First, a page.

6 minute read

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This post explains the business case for DevOps - not in tech lingo, but in terms of people, organizations and product development.

Software as a factory

In the early 80’es Toyota in Japan suffered in a market where low cost in production was tightly hinged on high volume, but Toyota didn’t have a lot of money to spend at the time, and they saw that demand was different than large volumes of identical cars.

They developed TPS “Toyota Production System” which was referred to as lean when used outside Toyota. It was a completely novel approach to manufacturing. They introduced the term “value stream” to depict an unhindered flow that generated value - they ditched the traditional large batch size paradigm used at the time in car manufacturing - and production in general - and started to experiment with the exact opposite approach: The one-piece flow.

One-piece flow

The purpose of the one-piece flow was to scout for waste, unevenness and overburden in the value stream, it deliberately made problem surface early, as opposed to conceal or ignore them. And they strived to continuously improve and optimize the flow. A concept later know as kaizen.

Through, experiments, listening to all feedback and voices and continuously adapting and adjusting Toyota revolutionized the way car was manufactured and ignited a whole new paradigm for how to produce products with quality build-in.

A couple of decades after TPS and lean entered the scene, it had diffused into novel ideas within software development too. For decades software had been suffering from the misconception that software development adhere to a classic construction paradigm. Creating software the same way you would build a bridge or a skyscraper.

The iterative and incremental approach we know from agile emerged around the turn of the millennium and although it was an improvement over the traditional construction paradigm - it was still hoked up on phases - but lean on the contrary was tied to the notion of a flow.

Leading software developers were asking themselves:

“What if software isn’t really comparable to construction? What if it’s more comparable to manufacturing? What if it’s all about optimizing the flow?”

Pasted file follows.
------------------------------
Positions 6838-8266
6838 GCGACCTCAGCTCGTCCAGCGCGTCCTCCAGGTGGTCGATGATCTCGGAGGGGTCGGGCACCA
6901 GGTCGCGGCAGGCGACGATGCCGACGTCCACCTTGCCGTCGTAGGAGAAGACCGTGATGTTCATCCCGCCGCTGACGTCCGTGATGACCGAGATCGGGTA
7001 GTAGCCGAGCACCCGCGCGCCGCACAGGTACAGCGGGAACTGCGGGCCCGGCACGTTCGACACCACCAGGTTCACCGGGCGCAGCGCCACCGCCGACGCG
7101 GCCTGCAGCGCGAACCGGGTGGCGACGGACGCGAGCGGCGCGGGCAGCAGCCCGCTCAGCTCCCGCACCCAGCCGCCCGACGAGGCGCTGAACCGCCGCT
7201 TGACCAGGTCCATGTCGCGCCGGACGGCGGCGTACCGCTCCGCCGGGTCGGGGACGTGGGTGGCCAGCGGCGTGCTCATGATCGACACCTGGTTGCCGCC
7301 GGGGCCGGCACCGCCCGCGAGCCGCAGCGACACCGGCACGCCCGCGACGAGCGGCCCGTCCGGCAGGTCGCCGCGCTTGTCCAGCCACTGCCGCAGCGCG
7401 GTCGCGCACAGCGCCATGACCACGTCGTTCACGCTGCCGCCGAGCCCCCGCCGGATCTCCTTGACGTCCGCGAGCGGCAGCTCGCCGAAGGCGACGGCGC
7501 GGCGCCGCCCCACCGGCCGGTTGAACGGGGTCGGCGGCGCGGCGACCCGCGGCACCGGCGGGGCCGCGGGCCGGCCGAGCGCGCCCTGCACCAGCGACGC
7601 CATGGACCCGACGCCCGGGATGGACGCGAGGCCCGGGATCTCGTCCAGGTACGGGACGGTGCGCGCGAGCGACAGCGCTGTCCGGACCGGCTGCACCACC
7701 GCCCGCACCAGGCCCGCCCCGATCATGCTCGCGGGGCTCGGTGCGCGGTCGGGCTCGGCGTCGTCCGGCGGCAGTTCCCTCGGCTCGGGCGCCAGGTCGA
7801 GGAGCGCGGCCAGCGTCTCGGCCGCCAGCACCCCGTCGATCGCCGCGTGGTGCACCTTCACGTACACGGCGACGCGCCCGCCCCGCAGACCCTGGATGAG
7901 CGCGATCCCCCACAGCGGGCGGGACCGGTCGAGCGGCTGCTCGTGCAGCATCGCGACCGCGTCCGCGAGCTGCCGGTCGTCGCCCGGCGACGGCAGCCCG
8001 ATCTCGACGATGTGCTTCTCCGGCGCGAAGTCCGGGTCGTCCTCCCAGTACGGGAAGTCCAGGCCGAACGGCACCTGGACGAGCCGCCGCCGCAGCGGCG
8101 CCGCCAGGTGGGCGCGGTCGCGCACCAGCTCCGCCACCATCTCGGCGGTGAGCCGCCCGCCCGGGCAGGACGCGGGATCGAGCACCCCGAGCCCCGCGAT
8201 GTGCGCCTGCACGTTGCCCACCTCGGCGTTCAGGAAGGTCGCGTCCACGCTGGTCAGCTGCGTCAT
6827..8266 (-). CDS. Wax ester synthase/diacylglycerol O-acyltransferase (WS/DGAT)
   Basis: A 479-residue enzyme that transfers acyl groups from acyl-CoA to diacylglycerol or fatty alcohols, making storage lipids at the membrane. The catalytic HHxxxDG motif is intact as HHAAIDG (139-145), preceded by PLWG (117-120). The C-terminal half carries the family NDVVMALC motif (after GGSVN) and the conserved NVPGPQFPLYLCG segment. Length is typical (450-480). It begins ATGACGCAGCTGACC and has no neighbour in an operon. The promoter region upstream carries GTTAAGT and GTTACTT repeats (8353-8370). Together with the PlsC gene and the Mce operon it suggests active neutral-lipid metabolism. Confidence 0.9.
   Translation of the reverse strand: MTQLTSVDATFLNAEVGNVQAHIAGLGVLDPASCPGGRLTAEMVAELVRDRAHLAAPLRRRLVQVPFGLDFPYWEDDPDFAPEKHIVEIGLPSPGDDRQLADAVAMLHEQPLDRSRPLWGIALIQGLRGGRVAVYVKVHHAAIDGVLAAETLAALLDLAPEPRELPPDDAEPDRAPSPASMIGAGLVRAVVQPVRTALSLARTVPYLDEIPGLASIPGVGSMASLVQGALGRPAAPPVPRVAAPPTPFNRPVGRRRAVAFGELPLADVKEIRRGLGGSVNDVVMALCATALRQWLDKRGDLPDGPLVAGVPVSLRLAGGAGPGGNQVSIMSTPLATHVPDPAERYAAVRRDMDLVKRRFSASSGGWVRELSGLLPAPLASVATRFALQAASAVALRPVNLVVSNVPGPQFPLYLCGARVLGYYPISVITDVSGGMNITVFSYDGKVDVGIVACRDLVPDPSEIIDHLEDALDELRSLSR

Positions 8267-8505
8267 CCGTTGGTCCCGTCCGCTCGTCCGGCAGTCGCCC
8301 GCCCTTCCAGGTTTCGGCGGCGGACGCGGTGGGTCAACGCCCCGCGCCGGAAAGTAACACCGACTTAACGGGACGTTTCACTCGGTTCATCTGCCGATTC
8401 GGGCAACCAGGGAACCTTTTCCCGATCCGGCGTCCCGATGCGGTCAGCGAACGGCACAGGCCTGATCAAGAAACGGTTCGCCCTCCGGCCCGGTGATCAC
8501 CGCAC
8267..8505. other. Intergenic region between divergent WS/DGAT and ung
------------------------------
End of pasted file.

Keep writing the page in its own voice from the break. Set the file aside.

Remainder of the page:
Software as a factory!

This thought was the raison d’etre for new concepts in Software such as lean software development, Continuous Delivery and DevOps.

Business case for DevOps

This deck of six slides explains the business case for the one-piece flow originally introduced by Toyota and ties the same argument into software development - where we call it a pipeline

Size matters Batch Size One tine defect Two defects Larger batch - more defects It's all connected
Click on the first slide and browse through all six, while you read the caption on each slide.

Large batch sizes in software development

A quite common approach to software development is Waterfall or even Scrum’ish, Agilefall or Watergile development - all being approaches that does not really fall for the one-piece flow argument of building quality in, but rather adhere to a construction paradigm and try to glue quality on after the product is (supposed to be) finished. Often through late and comprehensive manual test efforts. Which of course will find tons of errors and then consequently everything loops back to the software developers, who need to dive into the code they wrote - probably months ago - to fix defects that was only discovered recently; during test.

This scenario is quite comparable to the effects shown in the slide deck above, where a production flow has too large batch sizes.